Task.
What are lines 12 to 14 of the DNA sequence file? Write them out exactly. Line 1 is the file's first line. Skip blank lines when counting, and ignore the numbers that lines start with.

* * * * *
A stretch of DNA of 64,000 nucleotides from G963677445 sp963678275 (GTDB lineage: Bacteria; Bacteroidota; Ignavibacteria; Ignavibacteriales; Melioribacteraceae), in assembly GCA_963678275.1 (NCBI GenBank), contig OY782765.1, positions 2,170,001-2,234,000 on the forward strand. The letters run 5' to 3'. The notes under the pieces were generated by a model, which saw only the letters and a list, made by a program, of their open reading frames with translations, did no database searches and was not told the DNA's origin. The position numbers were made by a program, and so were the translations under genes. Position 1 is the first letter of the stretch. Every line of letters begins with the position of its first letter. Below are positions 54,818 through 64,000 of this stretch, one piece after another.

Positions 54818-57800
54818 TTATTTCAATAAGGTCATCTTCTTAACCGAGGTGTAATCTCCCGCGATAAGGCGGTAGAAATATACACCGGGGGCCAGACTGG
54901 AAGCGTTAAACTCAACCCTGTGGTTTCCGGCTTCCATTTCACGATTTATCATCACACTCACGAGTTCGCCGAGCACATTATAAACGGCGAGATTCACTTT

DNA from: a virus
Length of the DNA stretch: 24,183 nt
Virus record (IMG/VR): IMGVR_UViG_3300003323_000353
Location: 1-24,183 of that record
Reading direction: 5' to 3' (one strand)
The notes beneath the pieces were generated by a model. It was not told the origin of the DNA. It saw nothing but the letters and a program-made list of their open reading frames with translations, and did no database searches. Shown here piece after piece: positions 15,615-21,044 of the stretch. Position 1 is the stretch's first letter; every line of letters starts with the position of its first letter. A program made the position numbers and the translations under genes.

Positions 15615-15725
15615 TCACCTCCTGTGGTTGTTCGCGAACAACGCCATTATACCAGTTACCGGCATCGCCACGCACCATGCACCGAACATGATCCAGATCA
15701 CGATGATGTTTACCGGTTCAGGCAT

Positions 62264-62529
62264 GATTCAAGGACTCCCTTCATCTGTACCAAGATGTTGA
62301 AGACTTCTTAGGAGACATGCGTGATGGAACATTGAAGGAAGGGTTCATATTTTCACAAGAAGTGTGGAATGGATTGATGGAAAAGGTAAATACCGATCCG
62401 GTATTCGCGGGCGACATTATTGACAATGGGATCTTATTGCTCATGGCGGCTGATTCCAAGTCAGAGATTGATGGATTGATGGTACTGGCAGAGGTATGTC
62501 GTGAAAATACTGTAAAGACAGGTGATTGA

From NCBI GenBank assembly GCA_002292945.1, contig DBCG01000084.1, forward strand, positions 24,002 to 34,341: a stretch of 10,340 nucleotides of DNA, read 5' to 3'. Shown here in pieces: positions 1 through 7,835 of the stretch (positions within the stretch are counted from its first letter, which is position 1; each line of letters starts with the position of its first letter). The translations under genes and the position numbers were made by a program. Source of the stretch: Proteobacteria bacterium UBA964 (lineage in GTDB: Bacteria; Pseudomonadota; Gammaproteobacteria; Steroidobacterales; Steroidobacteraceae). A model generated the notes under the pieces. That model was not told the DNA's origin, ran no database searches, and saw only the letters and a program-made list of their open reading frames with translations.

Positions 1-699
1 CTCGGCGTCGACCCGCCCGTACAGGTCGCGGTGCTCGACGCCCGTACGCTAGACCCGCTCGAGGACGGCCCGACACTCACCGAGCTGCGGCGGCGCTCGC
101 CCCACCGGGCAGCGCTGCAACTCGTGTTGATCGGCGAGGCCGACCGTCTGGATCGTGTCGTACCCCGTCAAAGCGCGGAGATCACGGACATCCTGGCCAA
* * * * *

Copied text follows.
15615 TCACCTCCTGTGGTTGTTCGCGAACAACGCCATTATACCAGTTACCGGCATCGCCACGCACCATGCACCGAACATGATCCAGATCA
15701 CGATGATGTTTACCGGTTCAGGCAT

Positions 62264-62529